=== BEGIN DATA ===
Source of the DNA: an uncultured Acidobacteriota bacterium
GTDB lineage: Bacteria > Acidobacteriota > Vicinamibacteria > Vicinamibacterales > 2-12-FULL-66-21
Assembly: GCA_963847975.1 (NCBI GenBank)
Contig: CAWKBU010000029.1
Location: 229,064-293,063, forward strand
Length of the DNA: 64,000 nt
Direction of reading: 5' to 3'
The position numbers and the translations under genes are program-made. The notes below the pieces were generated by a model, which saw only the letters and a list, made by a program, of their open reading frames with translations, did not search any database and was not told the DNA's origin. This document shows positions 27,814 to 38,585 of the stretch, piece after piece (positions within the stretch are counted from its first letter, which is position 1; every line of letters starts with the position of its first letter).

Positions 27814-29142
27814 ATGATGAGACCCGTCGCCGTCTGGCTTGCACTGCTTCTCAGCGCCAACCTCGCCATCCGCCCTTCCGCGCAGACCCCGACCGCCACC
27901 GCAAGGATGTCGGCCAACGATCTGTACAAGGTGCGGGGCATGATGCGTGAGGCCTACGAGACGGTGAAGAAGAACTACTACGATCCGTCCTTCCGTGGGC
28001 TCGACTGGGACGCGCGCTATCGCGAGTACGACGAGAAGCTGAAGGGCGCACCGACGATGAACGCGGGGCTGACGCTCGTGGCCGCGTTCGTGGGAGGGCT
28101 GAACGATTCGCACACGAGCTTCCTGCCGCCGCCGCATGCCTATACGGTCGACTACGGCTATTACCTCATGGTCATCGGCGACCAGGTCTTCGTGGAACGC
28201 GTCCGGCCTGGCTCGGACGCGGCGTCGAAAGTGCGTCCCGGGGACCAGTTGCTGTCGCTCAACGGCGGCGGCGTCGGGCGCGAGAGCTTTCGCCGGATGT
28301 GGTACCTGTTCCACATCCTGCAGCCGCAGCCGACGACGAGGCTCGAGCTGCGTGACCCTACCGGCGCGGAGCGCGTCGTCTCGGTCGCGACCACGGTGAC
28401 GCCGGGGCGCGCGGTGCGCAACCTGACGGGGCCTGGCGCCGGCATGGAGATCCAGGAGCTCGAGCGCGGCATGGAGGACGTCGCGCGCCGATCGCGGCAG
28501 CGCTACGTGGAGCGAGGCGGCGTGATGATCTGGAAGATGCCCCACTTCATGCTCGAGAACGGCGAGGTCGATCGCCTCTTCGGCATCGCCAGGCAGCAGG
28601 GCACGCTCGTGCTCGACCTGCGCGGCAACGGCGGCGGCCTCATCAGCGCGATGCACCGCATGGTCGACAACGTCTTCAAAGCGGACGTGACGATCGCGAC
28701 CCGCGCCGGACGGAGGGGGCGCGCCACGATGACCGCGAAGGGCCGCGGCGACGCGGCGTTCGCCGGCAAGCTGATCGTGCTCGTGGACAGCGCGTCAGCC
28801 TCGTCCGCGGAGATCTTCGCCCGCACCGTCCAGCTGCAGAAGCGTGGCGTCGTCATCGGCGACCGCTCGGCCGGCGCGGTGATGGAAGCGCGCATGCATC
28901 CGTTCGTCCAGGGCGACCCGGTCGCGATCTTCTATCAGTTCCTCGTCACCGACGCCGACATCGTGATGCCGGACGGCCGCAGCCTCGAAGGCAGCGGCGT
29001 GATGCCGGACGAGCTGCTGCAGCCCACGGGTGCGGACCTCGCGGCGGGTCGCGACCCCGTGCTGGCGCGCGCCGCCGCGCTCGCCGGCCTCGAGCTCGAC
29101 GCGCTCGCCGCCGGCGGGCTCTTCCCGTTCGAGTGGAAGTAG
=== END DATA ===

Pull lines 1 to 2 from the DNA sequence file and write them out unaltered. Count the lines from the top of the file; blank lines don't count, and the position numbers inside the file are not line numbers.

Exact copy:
Source of the DNA: an uncultured Acidobacteriota bacterium
GTDB lineage: Bacteria > Acidobacteriota > Vicinamibacteria > Vicinamibacterales > 2-12-FULL-66-21